Slide 1 of 6
What happened? What didn’t? Mad Men’s most plot-heavy season by far begins with plucky Peggy Olson meeting her new boss, semi-professional philanderer/brilliant ad exec Don Draper — and follows the pair (and their colleagues) through a tumultuous nine-month period of secret trysts, new marriages, heart attacks, business triumphs, and the gradual revelation of Don’s big secret: He’s really Dick Whitman, a poor prostitute’s son who stole his commanding officer’s identity during the Korean War. Oh, and at the end of the season, Peggy transitions from secretary to junior copywriter?and gives birth to a surprise baby. Phew!
Essential episode: ”Nixon vs. Kennedy” — This one is a tough call: Mad Men’s pilot is remarkably assured, and the first season finale contains one of the series’ most iconic milestone scenes (Don’s ”Carousel” pitch). But it’s ”Nixon vs. Kennedy,” the season’s penultimate episode, that best represents what makes Mad Men great — and serves as the season’s true climax. A raucous Election Night party pushes Sterling Cooper’s office dynamics to the forefront; meanwhile, both Pete Campbell and the audience finally learn the truth about Don Draper’s origins. It seems as though our antihero’s career (and, perhaps, the show) might be over, until wise old Bert Cooper delivers one of TV’s greatest subversions: ”Mr. Campbell, who cares?” That alone is enough to make this hour a must-see. —Hillary Busis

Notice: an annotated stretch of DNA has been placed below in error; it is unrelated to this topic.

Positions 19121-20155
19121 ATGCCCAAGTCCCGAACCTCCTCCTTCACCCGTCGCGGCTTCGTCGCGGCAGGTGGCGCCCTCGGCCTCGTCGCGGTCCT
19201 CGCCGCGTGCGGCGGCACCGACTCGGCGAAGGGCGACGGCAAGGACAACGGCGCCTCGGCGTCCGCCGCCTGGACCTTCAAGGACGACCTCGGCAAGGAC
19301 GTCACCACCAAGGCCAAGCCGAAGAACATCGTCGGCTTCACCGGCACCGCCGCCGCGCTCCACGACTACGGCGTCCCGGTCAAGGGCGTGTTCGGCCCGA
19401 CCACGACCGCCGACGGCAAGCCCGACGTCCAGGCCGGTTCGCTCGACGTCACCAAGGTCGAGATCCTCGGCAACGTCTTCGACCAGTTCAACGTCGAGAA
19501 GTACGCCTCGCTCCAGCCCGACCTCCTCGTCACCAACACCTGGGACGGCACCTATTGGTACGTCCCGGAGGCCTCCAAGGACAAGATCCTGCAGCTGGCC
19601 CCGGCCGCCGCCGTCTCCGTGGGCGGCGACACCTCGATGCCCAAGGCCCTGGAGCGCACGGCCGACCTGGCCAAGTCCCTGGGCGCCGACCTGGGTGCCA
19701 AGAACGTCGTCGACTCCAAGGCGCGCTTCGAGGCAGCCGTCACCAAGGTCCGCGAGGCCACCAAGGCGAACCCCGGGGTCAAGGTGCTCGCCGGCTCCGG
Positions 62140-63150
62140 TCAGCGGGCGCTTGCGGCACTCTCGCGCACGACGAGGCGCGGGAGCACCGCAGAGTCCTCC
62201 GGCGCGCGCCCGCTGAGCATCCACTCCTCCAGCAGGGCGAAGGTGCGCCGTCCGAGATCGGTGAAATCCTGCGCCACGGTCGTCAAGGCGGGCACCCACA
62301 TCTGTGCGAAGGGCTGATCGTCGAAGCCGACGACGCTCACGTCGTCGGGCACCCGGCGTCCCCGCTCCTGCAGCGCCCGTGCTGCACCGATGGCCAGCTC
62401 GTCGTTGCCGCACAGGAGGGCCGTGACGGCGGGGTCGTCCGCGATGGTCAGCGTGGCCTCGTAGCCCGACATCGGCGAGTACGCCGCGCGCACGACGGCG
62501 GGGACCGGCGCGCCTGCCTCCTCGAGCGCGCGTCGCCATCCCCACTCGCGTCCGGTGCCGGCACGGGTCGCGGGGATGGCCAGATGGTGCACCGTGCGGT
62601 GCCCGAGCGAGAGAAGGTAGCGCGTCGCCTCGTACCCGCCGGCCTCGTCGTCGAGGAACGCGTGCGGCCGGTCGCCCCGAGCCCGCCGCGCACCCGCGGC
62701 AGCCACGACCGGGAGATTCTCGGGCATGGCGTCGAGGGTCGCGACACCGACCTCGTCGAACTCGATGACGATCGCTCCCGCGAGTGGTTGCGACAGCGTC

Image Credit: Carin Baer/AMC
April 10 2014 — 12:00 AM EDT